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Coyotes spotted in Southfield

By: Kayla Dimick | Southfield Sun | Published August 28, 2019

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SOUTHFIELD — A local homeowner recently caught on camera what she believes to be a coyote.

Resident Michelle Spranger, who lives in the Berg Hills neighborhood — which is in the area of Berg Road, between Nine Mile and 10 Mile roads — said in an email that she caught a coyote on the trail camera installed outside her house at around 5:15 a.m. Aug. 6.

On Aug. 11, another Berg Hills resident posted to the NextDoor app that her dog was attacked by what she believes to be coyotes. She said in the post that her 35-pound spaniel was chased into the house by two coyotes in her fenced backyard.

According to the Michigan Department of Natural Resources website, coyotes look similar to medium-sized German shepherds. They vary in color, but typically, a coyote has yellow-gray fur on its upper body, and the fur on its belly and throat is described as white or cream color. They have pointy ears with a bushy, black tail.

Joanie Toole, of the Oakland County Animal Shelter and Pet Adoption Center, said in an email that the coyote sightings are due to the urbanization of the area.

“Oakland County has gone through a lot of changes over the years, and one big change is the growth of businesses and residents within the county. Homes and buildings stand where woods once were, making it all too common that humans and wildlife are going to meet,” Toole said in an email.

Toole offered a simple tip when it comes to encountering coyotes: Stay away.

“More and more sightings have been reported regarding coyotes within urban settings,” Toole said. “You have to remember that their territory has been shrinking every year.”

Toole recommends not leaving pets or small children outside unattended, and to make sure your pets are up to date on their vaccinations, as wildlife can spread diseases to pets.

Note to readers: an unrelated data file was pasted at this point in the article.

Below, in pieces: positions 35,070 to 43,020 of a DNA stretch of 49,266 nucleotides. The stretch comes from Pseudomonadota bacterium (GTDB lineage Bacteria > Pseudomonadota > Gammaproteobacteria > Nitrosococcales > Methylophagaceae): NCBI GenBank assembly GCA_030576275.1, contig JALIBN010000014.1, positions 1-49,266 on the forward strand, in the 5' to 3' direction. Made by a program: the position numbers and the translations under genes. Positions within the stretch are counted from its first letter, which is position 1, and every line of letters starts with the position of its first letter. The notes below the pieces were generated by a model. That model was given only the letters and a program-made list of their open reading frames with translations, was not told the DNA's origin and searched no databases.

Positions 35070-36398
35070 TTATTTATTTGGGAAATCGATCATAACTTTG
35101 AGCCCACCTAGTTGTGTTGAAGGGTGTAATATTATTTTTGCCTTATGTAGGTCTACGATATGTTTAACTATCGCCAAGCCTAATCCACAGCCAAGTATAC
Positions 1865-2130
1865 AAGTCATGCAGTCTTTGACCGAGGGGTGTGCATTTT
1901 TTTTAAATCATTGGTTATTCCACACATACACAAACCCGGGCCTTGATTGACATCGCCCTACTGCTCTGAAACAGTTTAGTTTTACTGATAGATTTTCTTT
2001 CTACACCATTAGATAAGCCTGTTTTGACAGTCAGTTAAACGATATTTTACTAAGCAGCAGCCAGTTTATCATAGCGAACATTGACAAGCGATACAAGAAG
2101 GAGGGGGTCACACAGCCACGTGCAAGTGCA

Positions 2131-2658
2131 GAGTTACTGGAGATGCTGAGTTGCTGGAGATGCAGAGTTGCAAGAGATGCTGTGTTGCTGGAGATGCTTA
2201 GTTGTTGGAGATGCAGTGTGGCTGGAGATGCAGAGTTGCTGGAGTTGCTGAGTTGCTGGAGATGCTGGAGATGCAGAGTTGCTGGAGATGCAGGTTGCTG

Another key tip is to make sure your yard is tidy.

“Wildlife like to hang out where they can hide; take away tall grass or any other objects that could give them protection,” she said.

The DNR’s website states that, typically, coyotes feed on small mammals like mice, shrews, rabbits and squirrels. In urban areas, however, coyotes are attracted to garbage, garden vegetables and pet food.

Coyotes will also prey on unattended small dogs and cats, and small livestock. During the fall in Michigan, coyotes begin dispersing from their den sites to find new homes, which sometimes results in them wandering into urban areas, the website states. While they are most active at sunrise and sunset, coyotes usually feed at night, according to the DNR.

If you do spot a coyote, Toole recommends contacting your local animal control agency. Southfield Animal Control can be reached at (248) 796-5410.

Deputy Police Chief Nick Loussia said that as press time, the Police Department had not received any official reports of coyotes in the city.

If residents see a coyote in Southfield, Loussia said in a previous report, they can call the Southfield Police Department at (248) 796-5500 for nonemergencies or 911 for emergencies.

Animal Control Officer Shannon Hamilton could not be reached for comment by press time.

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